• Overall, the 2CUL steering committee plans to redirect cost savings generated from collaborative collection development arrangements (i.e., reducing duplication wherever possible and appropriate) to the purchase of additional materials that neither institution could afford to purchase on its own.  A working group is building parameters for measuring the size and depth of the two collections and conducting collection use analyses, in order to better understand the implications of deduplicating prospective materials purchases and setting firmer goals for coordinated collection development.
  • The two libraries have very different budget models. A working group established a comparable budget baseline for measuring cost savings/avoidance, and this will ensure clear targets for future 2CUL budget planning and joint investment.

Goals for integrating library operations and co-investments

  • Achieve 30% integration or common approach of operations, services, collections, and resources within three years, and establish a fiscal and governance framework for managing initial integration.
  • Co-invest in critical under-supported areas and innovative and emerging services.
  • Collaborate in the pursuit of generating new resources.

Our progress in the first year of the grant:

  • Cornell is now cataloging Turkish-language materials for Columbia.  Aside from providing backlog relief for Columbia, this valuable experiment will help library staff understand the challenges of integrating cataloging and other back-end processes on a larger scale.
  • The two libraries are co-developing a pre-order online form (POOF) tool in order to facilitate much of the labor-intensive process involved in placing monographic firm orders; the development is expected to be completed by the end of January 2011.
  • Working groups from both institutions have shared valuable information on the opportunities to operate a shared Library Management System. The two libraries have been meeting with vendors and investigating options, and are working to influence marketplace development. By the end of 2011, 2CUL plans to issue a joint RFP for a shared system.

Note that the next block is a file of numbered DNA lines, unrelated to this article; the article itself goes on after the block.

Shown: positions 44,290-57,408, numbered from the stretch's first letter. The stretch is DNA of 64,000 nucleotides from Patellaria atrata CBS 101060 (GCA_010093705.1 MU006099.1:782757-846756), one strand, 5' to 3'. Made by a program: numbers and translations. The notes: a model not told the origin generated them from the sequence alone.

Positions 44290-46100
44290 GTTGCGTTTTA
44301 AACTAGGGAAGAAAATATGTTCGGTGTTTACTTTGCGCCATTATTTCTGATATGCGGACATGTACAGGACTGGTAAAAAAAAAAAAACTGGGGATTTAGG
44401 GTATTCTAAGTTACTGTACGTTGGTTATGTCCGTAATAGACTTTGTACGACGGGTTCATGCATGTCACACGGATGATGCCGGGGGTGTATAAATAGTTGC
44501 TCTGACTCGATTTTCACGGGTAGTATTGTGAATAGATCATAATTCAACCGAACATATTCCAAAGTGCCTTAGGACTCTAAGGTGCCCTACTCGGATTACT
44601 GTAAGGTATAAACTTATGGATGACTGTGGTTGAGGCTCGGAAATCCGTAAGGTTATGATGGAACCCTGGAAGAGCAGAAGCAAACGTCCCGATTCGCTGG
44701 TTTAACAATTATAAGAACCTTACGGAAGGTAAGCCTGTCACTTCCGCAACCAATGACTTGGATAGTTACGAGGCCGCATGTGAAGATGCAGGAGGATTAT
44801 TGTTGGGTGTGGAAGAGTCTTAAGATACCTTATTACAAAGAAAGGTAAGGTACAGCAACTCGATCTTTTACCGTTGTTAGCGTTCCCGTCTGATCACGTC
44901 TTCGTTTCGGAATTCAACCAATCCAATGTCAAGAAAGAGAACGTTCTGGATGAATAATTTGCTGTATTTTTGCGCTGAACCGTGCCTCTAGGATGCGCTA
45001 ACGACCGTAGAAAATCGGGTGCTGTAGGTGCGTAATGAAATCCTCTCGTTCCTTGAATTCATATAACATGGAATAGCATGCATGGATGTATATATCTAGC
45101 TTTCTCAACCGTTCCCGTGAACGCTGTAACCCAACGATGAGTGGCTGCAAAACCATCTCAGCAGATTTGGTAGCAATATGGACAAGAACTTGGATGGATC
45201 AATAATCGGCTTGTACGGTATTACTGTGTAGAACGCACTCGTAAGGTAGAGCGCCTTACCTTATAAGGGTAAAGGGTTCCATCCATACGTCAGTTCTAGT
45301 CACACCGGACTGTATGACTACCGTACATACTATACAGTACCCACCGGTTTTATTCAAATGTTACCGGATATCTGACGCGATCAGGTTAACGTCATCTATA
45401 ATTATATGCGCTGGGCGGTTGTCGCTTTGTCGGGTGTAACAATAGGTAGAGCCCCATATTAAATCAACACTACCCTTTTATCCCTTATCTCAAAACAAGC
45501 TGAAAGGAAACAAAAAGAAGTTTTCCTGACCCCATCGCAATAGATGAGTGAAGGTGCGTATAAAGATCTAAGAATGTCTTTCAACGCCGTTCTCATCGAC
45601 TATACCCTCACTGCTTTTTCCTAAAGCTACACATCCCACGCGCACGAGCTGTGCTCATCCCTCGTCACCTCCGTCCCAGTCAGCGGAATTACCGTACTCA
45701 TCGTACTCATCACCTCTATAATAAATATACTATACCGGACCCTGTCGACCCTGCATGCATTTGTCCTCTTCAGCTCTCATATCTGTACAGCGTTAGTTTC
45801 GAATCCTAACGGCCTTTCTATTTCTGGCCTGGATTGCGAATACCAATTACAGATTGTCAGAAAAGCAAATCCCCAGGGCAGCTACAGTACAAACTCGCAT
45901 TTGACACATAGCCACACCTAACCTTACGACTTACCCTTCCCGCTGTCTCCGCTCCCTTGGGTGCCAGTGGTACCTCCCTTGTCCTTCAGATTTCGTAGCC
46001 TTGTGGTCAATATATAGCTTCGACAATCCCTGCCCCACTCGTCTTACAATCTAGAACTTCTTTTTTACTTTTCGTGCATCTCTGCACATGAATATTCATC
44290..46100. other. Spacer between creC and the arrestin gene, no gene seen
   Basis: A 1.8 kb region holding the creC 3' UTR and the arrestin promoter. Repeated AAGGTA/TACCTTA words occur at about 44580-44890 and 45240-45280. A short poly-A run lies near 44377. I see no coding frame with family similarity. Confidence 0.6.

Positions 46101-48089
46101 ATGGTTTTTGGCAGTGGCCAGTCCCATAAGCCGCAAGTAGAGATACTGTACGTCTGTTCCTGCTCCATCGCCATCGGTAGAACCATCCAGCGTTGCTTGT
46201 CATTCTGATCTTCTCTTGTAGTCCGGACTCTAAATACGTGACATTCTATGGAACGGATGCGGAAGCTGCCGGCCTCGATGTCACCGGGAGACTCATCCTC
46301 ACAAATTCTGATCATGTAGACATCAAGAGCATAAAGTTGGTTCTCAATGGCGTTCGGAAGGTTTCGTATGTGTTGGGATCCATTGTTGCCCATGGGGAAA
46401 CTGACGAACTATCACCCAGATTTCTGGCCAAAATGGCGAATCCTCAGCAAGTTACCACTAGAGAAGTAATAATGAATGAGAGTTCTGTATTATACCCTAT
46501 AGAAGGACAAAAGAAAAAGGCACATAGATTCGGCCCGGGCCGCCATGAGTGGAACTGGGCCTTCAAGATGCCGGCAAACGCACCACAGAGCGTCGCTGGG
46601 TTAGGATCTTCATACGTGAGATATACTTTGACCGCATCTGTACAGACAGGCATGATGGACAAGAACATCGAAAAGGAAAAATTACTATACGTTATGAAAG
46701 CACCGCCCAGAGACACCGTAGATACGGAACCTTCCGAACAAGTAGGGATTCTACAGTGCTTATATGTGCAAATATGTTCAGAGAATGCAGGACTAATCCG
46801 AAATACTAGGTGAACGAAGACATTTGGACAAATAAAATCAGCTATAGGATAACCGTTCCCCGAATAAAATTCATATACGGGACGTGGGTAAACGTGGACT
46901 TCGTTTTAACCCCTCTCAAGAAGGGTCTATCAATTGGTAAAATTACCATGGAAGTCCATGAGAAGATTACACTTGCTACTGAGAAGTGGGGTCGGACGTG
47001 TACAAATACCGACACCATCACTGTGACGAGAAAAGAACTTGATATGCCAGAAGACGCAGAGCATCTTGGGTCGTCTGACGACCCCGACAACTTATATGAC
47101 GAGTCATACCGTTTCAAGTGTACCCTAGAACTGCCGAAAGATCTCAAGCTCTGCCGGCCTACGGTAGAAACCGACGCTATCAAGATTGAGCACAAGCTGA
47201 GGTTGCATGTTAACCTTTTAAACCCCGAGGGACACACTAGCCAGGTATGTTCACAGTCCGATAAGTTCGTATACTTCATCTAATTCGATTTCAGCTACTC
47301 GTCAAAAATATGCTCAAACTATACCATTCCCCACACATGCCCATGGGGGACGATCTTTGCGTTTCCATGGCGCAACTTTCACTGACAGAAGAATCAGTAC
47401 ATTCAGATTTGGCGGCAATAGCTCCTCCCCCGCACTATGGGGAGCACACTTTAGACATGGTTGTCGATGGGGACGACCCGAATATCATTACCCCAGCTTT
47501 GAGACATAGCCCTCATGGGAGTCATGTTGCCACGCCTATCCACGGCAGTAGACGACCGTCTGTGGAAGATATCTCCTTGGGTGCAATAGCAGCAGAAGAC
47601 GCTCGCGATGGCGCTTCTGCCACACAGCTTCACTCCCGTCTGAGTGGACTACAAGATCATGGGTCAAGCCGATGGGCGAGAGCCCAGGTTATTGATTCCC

• A working group produced a white paper attempting to forecast the state of technical services in 2015, covering functions such as acquisitions, processing, cataloging, and metadata services. The white paper proved useful to the 2CUL steering committee while planning further integration.  A second working group was tasked with creating a similar forecast for the future of resource sharing and access, including inter-library loan and document delivery; that report will influence multiple aspects of the 2CUL collaboration. These white papers will be shared with the broader professional community.
  • IT staff from the two libraries have investigated opportunities in several areas, such as the creation of a joint dark preservation archive, collaboration on web archiving, and data management support (to help researchers comply with the new data management guidelines issued by the National Science Foundation). Through these early explorations they gained valuable insights into the benefits of sharing planning information and assumptions and at the same time identified some of the challenges in planning and carrying out joint infrastructure development within the delimited timeframe of a two-year grant.  While no specific areas for co-development were identified during this phase, new opportunities for infrastructure sharing and cooperation will continue to be explored, and regular information exchange will continue.